Sunday, 22 January 2017



(For my mother, Brenda Lynette Creighton, 1919-2014, and first published in Verse-Virtual)

I watch the rise and fall of her chest,
listen intently for her breath,
part fearful, part hopeful,
waiting for death to come,
knowing that life can be lived for far too long.
Where is she now?
With her much-loved mother?
Smelling the rich warmth of the milking shed?
Seeing her brothers walking across the near paddock?
Let her be anywhere but this
diminished and difficult present
where vitality is gone,
and each day she seems to fade a little more.

She wakes.
There is a little smile,
as if sweetness cannot be washed away,
no, not even by the relentless grip
that sweeps her inexorably along.
Suddenly, seeing that smile,
I think of what she was,
how she walked through this world
​in quiet anonymity, a creative spirit,
deeply gentle, calm and self-controlled,
flexible, open and inquisitive,
her heart tempered in love,

and bending to kiss her, perhaps for the final time,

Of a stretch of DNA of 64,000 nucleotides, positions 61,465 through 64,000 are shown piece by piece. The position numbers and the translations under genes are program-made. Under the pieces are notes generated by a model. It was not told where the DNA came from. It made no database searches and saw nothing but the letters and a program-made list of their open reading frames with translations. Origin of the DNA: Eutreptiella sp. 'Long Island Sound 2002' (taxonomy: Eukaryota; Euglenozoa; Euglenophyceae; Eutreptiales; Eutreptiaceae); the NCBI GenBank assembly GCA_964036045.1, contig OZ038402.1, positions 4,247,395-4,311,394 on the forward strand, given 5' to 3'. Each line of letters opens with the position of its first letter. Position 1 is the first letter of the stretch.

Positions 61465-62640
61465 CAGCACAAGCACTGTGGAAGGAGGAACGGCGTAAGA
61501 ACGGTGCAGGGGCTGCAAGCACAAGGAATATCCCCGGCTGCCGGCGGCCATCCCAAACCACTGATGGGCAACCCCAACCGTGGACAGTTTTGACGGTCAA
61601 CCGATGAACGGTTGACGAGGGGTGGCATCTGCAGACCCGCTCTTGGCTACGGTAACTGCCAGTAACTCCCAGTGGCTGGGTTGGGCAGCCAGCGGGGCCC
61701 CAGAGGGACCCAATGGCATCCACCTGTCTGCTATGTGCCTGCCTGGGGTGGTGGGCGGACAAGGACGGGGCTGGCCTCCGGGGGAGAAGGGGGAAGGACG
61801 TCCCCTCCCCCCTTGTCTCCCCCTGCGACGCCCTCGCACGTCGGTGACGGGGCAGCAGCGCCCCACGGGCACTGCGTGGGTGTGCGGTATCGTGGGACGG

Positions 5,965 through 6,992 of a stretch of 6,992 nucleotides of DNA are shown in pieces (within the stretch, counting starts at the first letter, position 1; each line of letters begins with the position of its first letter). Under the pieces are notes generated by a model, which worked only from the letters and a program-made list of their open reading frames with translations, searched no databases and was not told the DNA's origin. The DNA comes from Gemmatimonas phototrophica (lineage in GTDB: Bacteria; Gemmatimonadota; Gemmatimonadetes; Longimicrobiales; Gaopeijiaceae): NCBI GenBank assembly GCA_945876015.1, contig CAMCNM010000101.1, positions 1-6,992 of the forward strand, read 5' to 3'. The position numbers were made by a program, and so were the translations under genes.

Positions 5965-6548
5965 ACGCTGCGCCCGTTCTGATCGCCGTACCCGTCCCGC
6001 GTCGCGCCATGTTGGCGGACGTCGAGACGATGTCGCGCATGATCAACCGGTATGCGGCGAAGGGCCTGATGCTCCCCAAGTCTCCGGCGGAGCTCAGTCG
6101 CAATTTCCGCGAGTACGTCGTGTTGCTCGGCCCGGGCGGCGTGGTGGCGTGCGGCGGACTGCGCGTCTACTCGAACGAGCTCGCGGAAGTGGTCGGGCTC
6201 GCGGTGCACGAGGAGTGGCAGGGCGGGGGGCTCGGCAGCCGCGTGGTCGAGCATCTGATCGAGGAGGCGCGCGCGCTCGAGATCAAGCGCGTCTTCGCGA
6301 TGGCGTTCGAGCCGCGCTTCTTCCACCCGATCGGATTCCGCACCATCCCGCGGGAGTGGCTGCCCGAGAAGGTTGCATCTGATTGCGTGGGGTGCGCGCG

walking from that place,
past the repetitive muttering
of the vacant ghosts in their wheel chairs,
this sad, last abiding place,
my heart is strangely swelling
with a sense of privilege and gift;
yes, sad that life can come to this
but proud and elated to have known her,
been nurtured and loved by her,
marvelling that my anonymous life
can be so rich, so full of blessing,
so beautifully filled in its entirety
with the wonderful love of women,
and raising my eyes heavenwards
in silent, sad, complex thankfulness
I ask that I can carry her gentleness with me,
passing it on to those that I love,
yes, setting free her unknown greatness
to ripple and wash through and over
the countless generations yet to come.

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